The Baltimore state’s attorney’s office told a state commission investigating the Police Department’s Gun Trace Task Force scandal that it wanted increased powers to undo tainted convictions, saying judges have blocked their efforts to overturn cases they could no longer stand behind.
City prosecutors continue to review more than 2,000 cases involving officers convicted of federal racketeering charges as well as others accused of misconduct by convicted officers. They’ve moved to overturn 150 of those cases, but in about 30 of them, judges blocked them on procedural grounds.
Chief counsel Tony Gioia said that while a case was pending, prosecutors had absolute discretion to drop or continue pursuing it. But that changes once a conviction and sentence have been imposed, Gioia said.
“When we have such an exceptional circumstance like the Gun Trace Task Force, we should have the same discretion post-judgment as we do pre-judgment to deal with police misconduct,” Gioia told the commission in Annapolis.
“Some people are being treated fairly, and some people are not being treated fairly,” added Deputy State’s Attorney Janice Bledsoe.
The commission, with members appointed by Gov. Larry Hogan and leaders of the General Assembly, was created by the legislature last year to investigate the Gun Trace Task Force scandal, including its origins and ways to address the root causes.
Eight officers who worked on the elite gun unit were charged after a federal wiretap investigation with robbing citizens, lying on paperwork and conducting illegal searches. Some of the officers sold drugs they had taken off the street, while others admitted committing robberies stretching back several years.
Members of the prosecutors’ office on Monday defended the fact that they had not been aware of the officers’ criminal conduct before the indictments, saying the misdeeds far exceeded what was foreseeable to officials.
“One of the things I’m struggling with as a commission member: No one seems to want to say, ‘Yeah, we heard about these guys,’ and nobody wants to say, ‘We should’ve known’ … Where was the breakdown?” asked commission member Gary McLhinney.
Chief Deputy State’s Attorney Michael Schatzow noted that the federal investigation grew out of a drug case in which one of the officers was intercepted on a wiretap, instead of complaints.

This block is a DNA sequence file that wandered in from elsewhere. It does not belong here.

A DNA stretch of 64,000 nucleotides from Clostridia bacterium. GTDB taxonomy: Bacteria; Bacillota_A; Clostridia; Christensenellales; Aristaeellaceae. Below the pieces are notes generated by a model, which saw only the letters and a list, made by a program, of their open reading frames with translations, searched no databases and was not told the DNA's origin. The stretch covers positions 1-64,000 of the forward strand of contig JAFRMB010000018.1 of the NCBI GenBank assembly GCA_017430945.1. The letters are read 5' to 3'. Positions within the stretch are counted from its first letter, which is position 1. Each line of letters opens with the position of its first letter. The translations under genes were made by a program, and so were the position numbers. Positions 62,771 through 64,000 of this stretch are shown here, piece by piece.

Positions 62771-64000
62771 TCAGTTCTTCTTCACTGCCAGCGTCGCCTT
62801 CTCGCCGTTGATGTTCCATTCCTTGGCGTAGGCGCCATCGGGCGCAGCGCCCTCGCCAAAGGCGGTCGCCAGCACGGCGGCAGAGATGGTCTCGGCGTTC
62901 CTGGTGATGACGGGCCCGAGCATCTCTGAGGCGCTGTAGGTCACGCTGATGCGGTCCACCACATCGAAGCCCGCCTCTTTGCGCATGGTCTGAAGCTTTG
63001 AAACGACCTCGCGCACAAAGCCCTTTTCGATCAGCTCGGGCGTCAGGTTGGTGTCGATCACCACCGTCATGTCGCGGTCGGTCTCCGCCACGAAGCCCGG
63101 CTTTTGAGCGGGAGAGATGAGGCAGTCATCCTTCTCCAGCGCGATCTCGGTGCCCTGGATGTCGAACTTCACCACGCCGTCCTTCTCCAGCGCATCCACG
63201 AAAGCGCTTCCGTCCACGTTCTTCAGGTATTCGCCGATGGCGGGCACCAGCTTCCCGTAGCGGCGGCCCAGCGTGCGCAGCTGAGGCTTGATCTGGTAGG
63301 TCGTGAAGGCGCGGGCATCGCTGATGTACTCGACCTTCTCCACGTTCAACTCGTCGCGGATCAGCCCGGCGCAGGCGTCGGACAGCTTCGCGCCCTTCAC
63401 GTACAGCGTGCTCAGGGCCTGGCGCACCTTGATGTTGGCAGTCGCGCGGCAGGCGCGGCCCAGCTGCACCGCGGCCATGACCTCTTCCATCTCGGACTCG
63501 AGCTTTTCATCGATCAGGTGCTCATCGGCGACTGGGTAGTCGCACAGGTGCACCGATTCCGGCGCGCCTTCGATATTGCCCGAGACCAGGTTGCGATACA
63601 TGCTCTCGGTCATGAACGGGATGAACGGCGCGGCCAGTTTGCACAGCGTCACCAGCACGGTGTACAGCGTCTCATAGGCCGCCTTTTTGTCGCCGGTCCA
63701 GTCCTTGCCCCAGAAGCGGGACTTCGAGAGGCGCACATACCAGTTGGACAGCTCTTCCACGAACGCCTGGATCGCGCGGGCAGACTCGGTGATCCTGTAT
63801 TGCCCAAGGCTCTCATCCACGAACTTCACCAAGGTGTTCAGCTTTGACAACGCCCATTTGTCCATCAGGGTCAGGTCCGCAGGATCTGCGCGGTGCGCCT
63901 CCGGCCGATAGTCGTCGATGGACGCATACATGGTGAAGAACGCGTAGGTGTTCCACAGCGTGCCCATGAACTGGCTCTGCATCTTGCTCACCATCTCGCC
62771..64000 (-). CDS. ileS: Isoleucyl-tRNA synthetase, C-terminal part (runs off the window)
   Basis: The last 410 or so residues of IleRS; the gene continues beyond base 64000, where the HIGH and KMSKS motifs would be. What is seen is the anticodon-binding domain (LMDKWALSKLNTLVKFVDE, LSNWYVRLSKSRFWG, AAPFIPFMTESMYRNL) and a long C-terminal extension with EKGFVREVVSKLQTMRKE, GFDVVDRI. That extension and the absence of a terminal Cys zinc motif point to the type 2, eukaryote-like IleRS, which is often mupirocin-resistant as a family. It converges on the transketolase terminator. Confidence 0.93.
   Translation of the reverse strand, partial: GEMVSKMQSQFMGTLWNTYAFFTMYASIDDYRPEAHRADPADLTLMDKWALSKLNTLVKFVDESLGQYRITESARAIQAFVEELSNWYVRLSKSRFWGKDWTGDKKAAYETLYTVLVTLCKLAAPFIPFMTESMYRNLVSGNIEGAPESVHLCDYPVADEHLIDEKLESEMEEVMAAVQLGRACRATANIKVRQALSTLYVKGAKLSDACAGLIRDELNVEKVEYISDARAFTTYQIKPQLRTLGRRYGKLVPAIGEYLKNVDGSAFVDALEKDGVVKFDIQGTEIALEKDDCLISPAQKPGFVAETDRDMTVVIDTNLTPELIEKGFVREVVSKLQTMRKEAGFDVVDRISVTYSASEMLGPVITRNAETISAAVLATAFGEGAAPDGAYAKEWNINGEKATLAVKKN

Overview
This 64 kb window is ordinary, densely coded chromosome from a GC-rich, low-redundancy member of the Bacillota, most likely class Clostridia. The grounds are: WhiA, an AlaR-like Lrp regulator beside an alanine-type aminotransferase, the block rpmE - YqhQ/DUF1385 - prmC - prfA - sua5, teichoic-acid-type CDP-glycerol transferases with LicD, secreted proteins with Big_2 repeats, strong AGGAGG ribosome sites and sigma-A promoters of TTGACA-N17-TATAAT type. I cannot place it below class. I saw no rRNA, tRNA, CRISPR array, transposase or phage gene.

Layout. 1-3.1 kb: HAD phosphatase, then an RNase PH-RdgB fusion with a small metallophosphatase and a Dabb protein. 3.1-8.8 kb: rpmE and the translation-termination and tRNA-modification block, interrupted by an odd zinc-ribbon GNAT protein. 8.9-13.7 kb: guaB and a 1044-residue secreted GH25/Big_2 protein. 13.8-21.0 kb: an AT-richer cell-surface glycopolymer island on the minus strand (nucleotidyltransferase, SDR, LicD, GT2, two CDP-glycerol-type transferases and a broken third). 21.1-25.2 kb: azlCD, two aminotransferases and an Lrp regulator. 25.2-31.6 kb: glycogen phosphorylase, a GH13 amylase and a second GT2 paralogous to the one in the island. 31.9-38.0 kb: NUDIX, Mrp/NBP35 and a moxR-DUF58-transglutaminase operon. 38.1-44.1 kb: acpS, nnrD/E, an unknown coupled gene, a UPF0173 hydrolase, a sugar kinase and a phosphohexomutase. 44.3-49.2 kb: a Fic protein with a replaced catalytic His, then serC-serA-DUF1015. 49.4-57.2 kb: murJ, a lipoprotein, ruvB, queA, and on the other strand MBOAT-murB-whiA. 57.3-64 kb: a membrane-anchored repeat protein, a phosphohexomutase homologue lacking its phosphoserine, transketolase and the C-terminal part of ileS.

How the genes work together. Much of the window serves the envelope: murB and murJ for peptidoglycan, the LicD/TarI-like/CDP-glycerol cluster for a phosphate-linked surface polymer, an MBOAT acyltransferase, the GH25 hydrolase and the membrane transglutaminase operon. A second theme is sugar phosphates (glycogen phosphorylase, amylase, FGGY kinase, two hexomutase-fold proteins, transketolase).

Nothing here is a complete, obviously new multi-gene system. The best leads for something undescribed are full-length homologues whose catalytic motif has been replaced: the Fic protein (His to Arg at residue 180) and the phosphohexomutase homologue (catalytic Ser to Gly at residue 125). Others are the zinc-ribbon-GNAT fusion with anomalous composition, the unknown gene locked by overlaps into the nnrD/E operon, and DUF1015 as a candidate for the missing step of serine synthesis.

“I think that’s an important fact in looking at this, because it’s not as if people in Baltimore City were asleep and the feds were investigating what we should’ve been investigating,” Schatzow said. “It would be hard to imagine that a sworn police officer would engage in [this type of conduct] once, let alone have that be the basis of a career. So, it’s difficult to contemplate.”
The prosecutors avoided specifics regarding questions that had been raised about the officers prior to the indictments. Schatzow mentioned an instance in 2015 when former Detective Jemell Rayam was deemed un-credible by a circuit judge.
“We certainly knew about that, the whole world knew that, and we reported that to” internal affairs, Schatzow said. But it was unclear what steps prosecutors took to address Rayam’s credibility problem as he continued working in the elite unit.
City prosecutors do not maintain a “do not call” list of problem officers that effectively forces the Police Department to take them off the streets. Former State’s Attorney Patricia Jessamy maintained such a list, which was abolished by her successor, Gregg Bernstein. While progressive district attorneys across the country have been implementing what Jessamy had in place a decade ago, State’s Attorney Marilyn Mosby’s administration says it continues to consider the proposal.
“I can assure you that once that information is reported,” Schatzow told the commission, “it is dealt with very seriously.”
In the meantime, prosecutors say they are working more closely with police to review allegations and case files, and provide documents to defense attorneys seeking to use them to impeach the credibility of officers. The public defender’s office has said the process continues to come up short.
Bledsoe said prosecutors have looked at about 4,000 internal affairs files.
“The criminal justice system in Baltimore is in trouble,” Schatzow said. “It is not trusted by the community because it’s not perceived to be fair and just. And it won’t be perceived to be fair and just until it becomes fair and just, and it won’t be fair and just until everyone working in it … are working in a transparent way to bring about justice.”
For their part, Schatzow said, city prosecutors “feel as though we’ve been doing that.”